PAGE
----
April and May are ideal months to deworm your beef cattle herd in southwest Arkansas, according to Joe Vestal, Lafayette County staff chair with the University of Arkansas Cooperative Extension Service.
He said warm, moist conditions signal the brown stomach worm to become more active in cattle. It’s much easier to kill the worm in this stage, so deworming becomes more effective.
“Internal parasites are a constant cause of lost productivity because nearly all cattle and most pastures are infected,” Vestal said. “Of the nine internal parasites that infest cattle, the brown stomach worm is the most important. It’s the most damaging internal parasite of cattle throughout Arkansas and the mid-South.”
He said demonstrations by the University of Arkansas Cooperative Extension Service found that dewormed calves were 35 pounds heavier at weaning than control animals. In other research studies, where cattle were being finished, the gain differences were even greater.
“Because young cattle are especially vulnerable to parasites, they should be dewormed whether or not any other animals are treated,” Vestal said. “They’ll respond better and become more productive with a regular de-worming program.”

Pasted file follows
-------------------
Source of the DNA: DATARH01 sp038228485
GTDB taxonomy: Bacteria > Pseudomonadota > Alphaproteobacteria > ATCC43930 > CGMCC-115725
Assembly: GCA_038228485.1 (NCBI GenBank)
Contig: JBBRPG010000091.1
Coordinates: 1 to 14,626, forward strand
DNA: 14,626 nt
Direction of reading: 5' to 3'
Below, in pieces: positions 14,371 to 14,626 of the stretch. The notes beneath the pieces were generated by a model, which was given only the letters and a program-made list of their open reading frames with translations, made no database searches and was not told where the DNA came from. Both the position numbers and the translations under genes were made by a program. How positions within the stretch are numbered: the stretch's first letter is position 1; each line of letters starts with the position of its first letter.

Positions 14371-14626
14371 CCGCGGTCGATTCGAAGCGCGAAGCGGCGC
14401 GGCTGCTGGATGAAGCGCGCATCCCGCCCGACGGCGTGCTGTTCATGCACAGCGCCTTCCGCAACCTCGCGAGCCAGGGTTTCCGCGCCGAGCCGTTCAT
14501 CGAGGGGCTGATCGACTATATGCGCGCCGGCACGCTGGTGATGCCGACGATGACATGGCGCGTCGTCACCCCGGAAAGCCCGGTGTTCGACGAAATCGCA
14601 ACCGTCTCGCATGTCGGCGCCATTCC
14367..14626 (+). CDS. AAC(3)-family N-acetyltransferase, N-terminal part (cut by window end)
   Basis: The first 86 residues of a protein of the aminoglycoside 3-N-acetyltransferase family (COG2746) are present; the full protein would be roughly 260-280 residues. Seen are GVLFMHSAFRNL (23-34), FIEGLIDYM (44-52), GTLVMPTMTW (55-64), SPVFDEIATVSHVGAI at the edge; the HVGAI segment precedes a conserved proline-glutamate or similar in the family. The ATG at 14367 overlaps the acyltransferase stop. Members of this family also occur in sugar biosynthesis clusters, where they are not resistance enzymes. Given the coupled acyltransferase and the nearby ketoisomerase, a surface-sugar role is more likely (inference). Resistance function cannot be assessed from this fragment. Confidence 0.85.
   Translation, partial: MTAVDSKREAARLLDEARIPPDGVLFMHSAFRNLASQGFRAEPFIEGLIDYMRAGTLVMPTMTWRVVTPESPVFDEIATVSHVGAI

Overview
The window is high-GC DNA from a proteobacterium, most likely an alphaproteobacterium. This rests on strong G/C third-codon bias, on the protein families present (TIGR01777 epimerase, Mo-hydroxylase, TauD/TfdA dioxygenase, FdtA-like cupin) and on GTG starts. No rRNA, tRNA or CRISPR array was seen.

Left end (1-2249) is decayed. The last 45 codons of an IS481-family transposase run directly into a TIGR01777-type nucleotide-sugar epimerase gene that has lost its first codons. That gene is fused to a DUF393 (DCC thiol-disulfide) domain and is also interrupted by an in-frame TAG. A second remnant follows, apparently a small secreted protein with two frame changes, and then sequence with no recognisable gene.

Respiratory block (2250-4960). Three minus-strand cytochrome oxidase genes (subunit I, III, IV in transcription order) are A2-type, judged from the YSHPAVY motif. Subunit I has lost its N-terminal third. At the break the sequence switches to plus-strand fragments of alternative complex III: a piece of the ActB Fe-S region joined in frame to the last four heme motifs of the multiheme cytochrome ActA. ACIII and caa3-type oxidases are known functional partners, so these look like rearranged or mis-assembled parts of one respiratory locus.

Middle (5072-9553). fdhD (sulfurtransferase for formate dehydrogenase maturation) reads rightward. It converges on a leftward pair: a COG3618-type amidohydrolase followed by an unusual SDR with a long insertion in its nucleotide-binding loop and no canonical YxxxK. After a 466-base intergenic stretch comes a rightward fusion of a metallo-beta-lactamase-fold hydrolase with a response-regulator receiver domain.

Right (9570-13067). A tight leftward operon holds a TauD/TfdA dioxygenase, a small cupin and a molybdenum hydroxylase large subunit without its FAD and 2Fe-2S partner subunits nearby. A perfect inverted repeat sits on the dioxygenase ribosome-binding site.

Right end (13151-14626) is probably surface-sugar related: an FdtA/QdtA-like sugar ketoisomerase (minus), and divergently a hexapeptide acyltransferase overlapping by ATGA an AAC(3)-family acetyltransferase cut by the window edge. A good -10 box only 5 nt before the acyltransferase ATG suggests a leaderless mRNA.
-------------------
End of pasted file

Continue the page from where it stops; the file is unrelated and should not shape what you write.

The county agent said it’s not possible to eliminate all parasites in cattle, but
it’s possible to keep parasite populations manageable with good pasture management and a treatment program.
Treating beef cattle in April and again in September has worked well in southwest Arkansas, which has a sizeable number of beef cattle, he noted.
“Rotation of cattle between pastures will also help. There are no parasite-free pastures, but rotating pastures helps lower parasite loads in cattle.”
Keep cattle off these pastures for three to four weeks, he advised.
Vestal said many excellent dewormers are available on the market. He said producers have a good selection of safe and effective anthelmintics from which to choose. Using them properly with better timing will go a long way toward increasing the herd’s productivity, he added.